A Perverse Form of 'Minority Rule'

In making a case to abolish the filibuster for legislation (“that’s arguably where the most damage has been done”), Steven Hill details recent Senate filibusters where Democrats tried and failed to obtain the necessary 60 vote. This doesn’t include the cases where Senate Democrats, under threat of a filibuster, didn’t even try to reach the 60 vote threshold.

“There is one other rarely discussed aspect to all this that illustrates why the Senate today, far from being “’he most deliberative body in the world,’ is one afflicted by the most perverse form of ‘minority rule.’ Because of the Senate’s distorted and malapportioned structure, in which every state has two senators regardless of population … the 41 GOP senators who block legislation often represent only about a third of the national population, since Republicans disproportionately represent sparsely-populated states.”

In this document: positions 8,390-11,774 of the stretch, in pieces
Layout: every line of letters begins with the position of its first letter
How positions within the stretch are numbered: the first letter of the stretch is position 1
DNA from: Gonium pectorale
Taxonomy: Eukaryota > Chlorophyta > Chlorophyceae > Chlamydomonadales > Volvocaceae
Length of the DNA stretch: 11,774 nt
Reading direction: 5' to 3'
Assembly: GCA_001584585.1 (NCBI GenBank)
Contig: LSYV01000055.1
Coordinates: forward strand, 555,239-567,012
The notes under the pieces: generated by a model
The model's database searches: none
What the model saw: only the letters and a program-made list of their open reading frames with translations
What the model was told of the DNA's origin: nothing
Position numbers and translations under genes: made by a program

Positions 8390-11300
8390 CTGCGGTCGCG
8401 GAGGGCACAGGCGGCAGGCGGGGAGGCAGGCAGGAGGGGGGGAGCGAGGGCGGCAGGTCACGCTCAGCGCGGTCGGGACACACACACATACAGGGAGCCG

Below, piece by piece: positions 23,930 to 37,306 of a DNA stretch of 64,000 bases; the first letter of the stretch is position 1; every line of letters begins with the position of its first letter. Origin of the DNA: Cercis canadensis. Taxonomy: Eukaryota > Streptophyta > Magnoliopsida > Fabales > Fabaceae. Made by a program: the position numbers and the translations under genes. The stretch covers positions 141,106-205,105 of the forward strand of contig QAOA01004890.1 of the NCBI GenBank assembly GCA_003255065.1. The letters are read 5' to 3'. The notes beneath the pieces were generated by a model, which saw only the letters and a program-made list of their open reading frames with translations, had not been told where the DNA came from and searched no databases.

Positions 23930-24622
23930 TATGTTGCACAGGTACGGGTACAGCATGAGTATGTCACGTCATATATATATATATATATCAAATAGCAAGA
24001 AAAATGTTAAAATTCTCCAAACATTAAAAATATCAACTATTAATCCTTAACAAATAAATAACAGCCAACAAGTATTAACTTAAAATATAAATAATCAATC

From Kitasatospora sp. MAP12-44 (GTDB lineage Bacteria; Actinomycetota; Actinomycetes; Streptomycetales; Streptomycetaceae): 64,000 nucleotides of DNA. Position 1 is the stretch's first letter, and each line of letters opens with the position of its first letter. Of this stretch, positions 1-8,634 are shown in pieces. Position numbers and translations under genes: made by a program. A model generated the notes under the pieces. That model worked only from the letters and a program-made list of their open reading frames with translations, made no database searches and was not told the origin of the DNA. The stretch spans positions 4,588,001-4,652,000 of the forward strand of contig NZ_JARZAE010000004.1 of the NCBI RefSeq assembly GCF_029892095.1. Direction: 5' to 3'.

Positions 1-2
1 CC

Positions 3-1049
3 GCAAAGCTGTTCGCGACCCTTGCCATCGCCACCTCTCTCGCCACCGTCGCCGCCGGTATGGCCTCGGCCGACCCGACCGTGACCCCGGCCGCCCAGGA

Hill concludes that, in addition to the three ‘kill points’ (The president, House, and Senate) created by the Constitution for rejecting federal legislation, “frequent filibuster abuse has created a fourth kill point: the Senate minority. Since it’s necessary to run the gauntlet and overcome all four kill points to enact a law, it’s no surprise that this has been an historically unproductive Congress.”

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